A good friend also gave me the links to these two videos dealing wth the underground sections of Vienna's tram network.  Unlike the Volgograd Tram Subway whose purpose is to relieve the pressure on a parallel commuter train route, the Vienna Tram subway, which appears to be in various underground sections, is to clear up congestion at various points in the city on the surface.  If New York City retained streetcars, and if some routes needed underground sections, such as the 4th Avenue -Madison Avenue Line at 34th Street (as originally constructed, please see comments), the subway would have looked like the underground sections of the Vienna's Tram System.  Incidentally, some of the newer but traditional styled streetcar equippment  built in the 1930's for New York's Third Avenue Railway System were sent after the war to Vienna.

Here are some of my thoughts after viewing the videos:

  • Unlike the Volgograd Tram Subway, construction in Vienna appears to be near the surface and cut and cover.  Notice that the two track tunnels, unlike New York, do not appear to have supporting vertical steel columns.
  • Some stations in the Vienna network have staggered side platforms.  This can be found in some of the New York Subway IRT stations south of Grand Central on the Lexington Avenue Line and in some Independent 8th Avenue Subway stations.  For Vienna, I do not know if the purpose of this was to extended the area of the mezzanine for street entranceways or because the street above the station was narrow.
  • You get to see the video that shows the station with a 90 degree two track crossing at grade.  This crossing is fascinating because it shows that the branchoff leads to an adjacent station at 90 degrees that is part of the station complex.  In modern New York track subway and elevated construction, this is very rare, but on some of the 19th Century Elevated track diagrams, this is not unusual where a branchoff is at 90 degrees with joining platforms.  I believe there was a location on the Lexington Avenue El in Brooklyn where such a configuration was found.
  • You get to see various equipment passing over or turning unto this branchoff.
  • You get to see an underground station that appears to be part of a mall.
  • Enjoy the videos.  The 90 degree branch off is very cool.

Friday, May 4, 2012

5th Avenue El Brooklyn at 38th Street - Facing North 1940

Photo Source:  George Conrad Collection obtained at

This photo, shot on 6/5/1940 I believe several days after service stopped on many els.  This view is facing north on Fifth Avenue Brooklyn at 38th Street looking towards the 36th Street station.  The tracks turning left will lead to the 3rd Avenue El in Brooklyn, while the tracks turning right are leading to the Culver Line.  These tracks will go through the 38 th Street yard where they will meet the West End Line and lead to the lower level of the Ninth Avenue Station.  This photo is interesting because as shown in my previously posted track map of the Fifth Avenue Elevated, South Portion, you can see the lattice remains of the multi track 36th Street yard which was built on the elevated structure.  To the right of the former 36th Street Station is the present day Jackie Gleason Bus Garage, which formerly was a historic railroad building.   In the front of the photo are tracks of the Fifth Avenue Trolley Line.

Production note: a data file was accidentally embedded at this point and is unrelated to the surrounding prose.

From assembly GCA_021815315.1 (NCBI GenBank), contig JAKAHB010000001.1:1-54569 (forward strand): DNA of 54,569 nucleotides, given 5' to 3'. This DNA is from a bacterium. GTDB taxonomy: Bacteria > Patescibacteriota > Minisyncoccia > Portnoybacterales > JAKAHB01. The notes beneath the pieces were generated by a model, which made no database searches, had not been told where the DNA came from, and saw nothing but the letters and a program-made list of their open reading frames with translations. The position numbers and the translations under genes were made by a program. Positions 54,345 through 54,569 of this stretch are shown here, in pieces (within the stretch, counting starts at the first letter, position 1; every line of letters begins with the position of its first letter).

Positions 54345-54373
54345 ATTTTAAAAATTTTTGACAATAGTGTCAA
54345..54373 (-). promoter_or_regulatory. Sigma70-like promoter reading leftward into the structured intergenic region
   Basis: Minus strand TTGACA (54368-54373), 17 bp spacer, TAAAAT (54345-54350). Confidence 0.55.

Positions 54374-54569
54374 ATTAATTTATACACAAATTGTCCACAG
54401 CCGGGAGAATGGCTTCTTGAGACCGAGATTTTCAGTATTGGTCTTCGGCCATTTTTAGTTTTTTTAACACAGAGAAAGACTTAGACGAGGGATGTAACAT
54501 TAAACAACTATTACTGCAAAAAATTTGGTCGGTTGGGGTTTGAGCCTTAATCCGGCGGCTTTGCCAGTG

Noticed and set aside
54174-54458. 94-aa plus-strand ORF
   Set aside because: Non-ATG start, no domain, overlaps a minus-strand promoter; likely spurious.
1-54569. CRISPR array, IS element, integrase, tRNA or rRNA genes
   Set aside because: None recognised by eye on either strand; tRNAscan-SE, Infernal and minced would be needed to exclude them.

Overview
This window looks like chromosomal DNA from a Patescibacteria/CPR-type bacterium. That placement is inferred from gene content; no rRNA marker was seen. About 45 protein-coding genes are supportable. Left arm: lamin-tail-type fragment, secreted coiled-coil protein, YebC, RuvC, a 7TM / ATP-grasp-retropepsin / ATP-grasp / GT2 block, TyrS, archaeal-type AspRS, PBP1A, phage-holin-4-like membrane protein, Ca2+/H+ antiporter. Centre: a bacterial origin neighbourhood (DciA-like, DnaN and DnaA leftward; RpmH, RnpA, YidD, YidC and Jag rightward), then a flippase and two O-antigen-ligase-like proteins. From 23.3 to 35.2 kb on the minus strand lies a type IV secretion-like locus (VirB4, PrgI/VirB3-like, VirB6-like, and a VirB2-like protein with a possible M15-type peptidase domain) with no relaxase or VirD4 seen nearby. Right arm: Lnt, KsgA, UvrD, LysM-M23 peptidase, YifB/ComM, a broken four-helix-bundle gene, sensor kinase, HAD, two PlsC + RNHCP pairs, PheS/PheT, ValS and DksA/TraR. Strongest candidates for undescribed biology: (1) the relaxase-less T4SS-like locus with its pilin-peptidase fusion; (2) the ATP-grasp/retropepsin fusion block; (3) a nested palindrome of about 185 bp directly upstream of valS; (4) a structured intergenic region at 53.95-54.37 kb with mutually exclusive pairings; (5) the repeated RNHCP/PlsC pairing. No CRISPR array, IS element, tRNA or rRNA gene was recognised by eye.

Wednesday, May 2, 2012

B.M.T. Culver Line Before its' cutback at Ditmas Avenue

Photo Source: Collection of George Conrad,
This photo, taken on 9/12/54 which  was several weeks before the line was cutback at Ditmas Avenue, two stations down the line.  The view is from the southbound track facing the 13th Avenue Station to the east.  The train is on the Manhattan bound track and consists of B.M.T. Standard Cars.  These standard cars were made of steel and where quite comfortable.  What is interesting in this photo is that the third rails were at time and never on this portion, ever covered with wooden protection boards.  On the right side of the photo, you can see at least three coal silos.  The large factory that appears above the train
is the Flatbush Terminal Building which occupies most of the block on 14th Avenue between 37th Street and 38th Streets.  This large factory had its' own freight siding equipped with trolley wire and poles.  Underneath the el structure was two South Brooklyn Rail Road tracks in a private right of way.  This trackage was equipped with trolley wire and there were many sidings also equipped with trolley wire under the structure for freight delivery, specially coal. In the later years, only one el track remained in service (the one on the right) and one track shuttle service was provided between Ditmas and the Ninth Avenue stations.

Tuesday, May 1, 2012

New York Subway's "Rosewell" - Area 51 - Beyond the 76th Street Station

Source:  Jeffrey Erlitz, "Tech Talk", in New York Division Bulletin, Vol. 47, No. 5, May, 2004, Pages 5-6.  Originally from: Board of Transportation, City of New York, Study for Alignment and Grades from Grant Avenue to 106th Street with Connection to Rockaway Division of the L.I.R.R.  This drawing was dated October 15, 1940 and was revised April 16, 1945.

In one of my earlier posts, I presented a map of the mysterious 76th Street Station at Pitkin Avenue in Brooklyn.  No one knows if beyond a bulkhead, there is an empty shell that is just several feet long or even if there is an entire untracked station for four tracks with two side platforms with finished tile.  I cannot solve this mystery and for readers that want more information, they can find it on the internet.  I just happen to have this proposed map of the 76th Street Station and beyond.  As originally planned by the New York City Board of Transportation, the IND Fulton Street Line east of Euclid Avenue was supposed to access the Rockaway Division of the L.I.R.R. using the trackage shown with stops at 84th Street, Cross Bay Boulevard and a branch south to Howard Beach and beyond. Instead, the Board changed its mind and the IND Fulton Street Line reached the L.I.R.R. trackage by using the B.M.T. City Line Elevated east of Grant Avenue.  The Fulton Street IND subway has been running to Rockaway since 1956.
Tramway Null(0)